Football Features

Hungary Euro 2020: Best players, manager, tactics, form and chance of winning

By Chris Smith

Published: 17:40, 1 June 2021 | Updated: 14:21, 22 June 2021

Hungary head into their second consecutive European Championship this summer looking for an improvement on their performance in 2016.

The Magyars ended a 30-year wait for an international tournament appearance, dating back to the 1986 World Cup, by qualifying for France 2016 via the playoffs and despite being an outsider, they were touted as a dangerous side by many.

Hungary then finished first in Group F, above Iceland, and eventual winners Portugal, despite winning just once, drawing the other two games to remain unbeaten. But they ultimately came unstuck in the round-of-16, suffering a late collapse to lose 4-0 against Belgium.

With two World Cup final appearances, Hungary are international footballing royalty of years gone by. Can they bring a return of the golden years this summer?

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The best players Hungary with bring to Euro 2020

Goalkeeper: Peter Gulacsi

Denes Dibusz often plays second fiddle between the sticks but when fit and available, Peter Gulacsi is the undisputed No.1 for his nation. An immense shot-stopper and incredibly proactive off his line, Gulacsi has been a rock for RB Leipzig over the past six years.

As vice-captain, he will also play a key role both on and off the pitch for Hungary, fighting back some of the world’s best forwards during the group stages to give them a fighting chance on the pitch and using his leadership skills to keep everyone focused off it.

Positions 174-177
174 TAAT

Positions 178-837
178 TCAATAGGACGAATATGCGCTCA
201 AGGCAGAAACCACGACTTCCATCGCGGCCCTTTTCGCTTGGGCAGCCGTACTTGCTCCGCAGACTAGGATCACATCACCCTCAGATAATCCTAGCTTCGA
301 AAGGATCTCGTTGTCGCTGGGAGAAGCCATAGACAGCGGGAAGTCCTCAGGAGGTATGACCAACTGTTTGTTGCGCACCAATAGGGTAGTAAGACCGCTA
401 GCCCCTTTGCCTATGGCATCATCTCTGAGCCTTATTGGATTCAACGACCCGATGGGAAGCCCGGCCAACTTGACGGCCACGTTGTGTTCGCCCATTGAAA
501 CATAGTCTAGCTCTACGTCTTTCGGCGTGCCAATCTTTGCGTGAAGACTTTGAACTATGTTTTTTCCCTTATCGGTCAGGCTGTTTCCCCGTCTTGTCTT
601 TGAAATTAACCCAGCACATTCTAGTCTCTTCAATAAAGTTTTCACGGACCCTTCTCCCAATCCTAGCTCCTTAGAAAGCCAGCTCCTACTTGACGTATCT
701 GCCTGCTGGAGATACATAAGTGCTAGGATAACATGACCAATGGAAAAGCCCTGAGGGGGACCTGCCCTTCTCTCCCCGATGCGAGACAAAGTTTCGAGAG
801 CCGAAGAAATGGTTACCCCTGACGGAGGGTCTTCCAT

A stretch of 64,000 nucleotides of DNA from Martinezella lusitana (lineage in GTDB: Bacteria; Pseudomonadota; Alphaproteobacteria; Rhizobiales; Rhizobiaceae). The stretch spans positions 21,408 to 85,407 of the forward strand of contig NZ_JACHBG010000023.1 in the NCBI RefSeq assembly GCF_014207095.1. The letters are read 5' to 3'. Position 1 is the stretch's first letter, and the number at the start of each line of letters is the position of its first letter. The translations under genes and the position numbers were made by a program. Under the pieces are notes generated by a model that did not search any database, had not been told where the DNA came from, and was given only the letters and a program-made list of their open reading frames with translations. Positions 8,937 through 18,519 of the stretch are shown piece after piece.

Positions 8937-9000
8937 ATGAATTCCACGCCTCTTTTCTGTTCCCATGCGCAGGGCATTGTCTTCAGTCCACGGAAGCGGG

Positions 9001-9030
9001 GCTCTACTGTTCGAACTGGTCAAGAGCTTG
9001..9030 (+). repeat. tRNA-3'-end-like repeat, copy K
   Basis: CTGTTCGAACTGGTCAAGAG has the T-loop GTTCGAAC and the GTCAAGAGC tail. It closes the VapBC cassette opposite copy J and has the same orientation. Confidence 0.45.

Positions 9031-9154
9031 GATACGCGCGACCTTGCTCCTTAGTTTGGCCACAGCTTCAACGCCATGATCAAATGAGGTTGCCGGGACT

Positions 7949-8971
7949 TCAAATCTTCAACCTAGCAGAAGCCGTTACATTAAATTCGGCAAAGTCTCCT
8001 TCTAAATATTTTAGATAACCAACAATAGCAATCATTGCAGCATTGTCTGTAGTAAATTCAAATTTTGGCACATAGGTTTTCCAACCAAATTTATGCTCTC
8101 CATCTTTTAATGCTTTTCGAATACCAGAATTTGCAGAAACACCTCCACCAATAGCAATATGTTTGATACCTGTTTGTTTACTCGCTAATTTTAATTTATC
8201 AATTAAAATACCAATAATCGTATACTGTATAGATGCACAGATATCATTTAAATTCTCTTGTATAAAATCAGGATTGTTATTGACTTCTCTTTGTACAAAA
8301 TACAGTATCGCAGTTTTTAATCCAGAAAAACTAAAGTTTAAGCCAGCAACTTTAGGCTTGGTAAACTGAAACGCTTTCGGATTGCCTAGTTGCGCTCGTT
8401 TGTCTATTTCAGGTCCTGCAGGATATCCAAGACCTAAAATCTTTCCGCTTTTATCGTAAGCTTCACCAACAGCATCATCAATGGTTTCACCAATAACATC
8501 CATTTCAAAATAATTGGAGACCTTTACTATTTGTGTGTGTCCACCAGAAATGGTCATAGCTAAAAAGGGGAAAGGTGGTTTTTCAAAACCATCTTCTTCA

Defender: Willi Orban

You don’t get to play almost 200 games for RB Leipzig — or for the likes of Julian Nagelsmann, Ralf Rangnick and Ralph Hasenhuttl — as a defender if you’re not technically proficient. Willi Orban is just that. The 28-year-old offers ultimate composure and stability in possession and will play a vital role in ensuring Hungary see their fair share of the ball against their illustrious Group F opponents.

Orban is also extremely dominant in the air, making him the perfect match for the likes of Olivier Giroud and Cristiano Ronaldo, from set-pieces at least. His performances in front of Gulacsi could hold the key to Hungary’s chances this summer.

Midfielder: Adam Nagy

Looking to provide the link between Hungary’s defence and attack will be Bristol City midfielder Adam Nagy, whose future importance to the team has grown following some devastating injury news.

Despite being just 25, Nagy is one of the most experienced players in the Hungary squad with 46 caps. In fact, only captain Adam Szalai (70) has won more than Nagy among those going to Euro 2020. That experience will be key for Hungary as they try to navigate a horrible group alongside France, Germany and Portugal. Nagy didn’t have the best of seasons with Bristol City, as the club struggled, but he is at his best with Hungary especially in front of their own fans.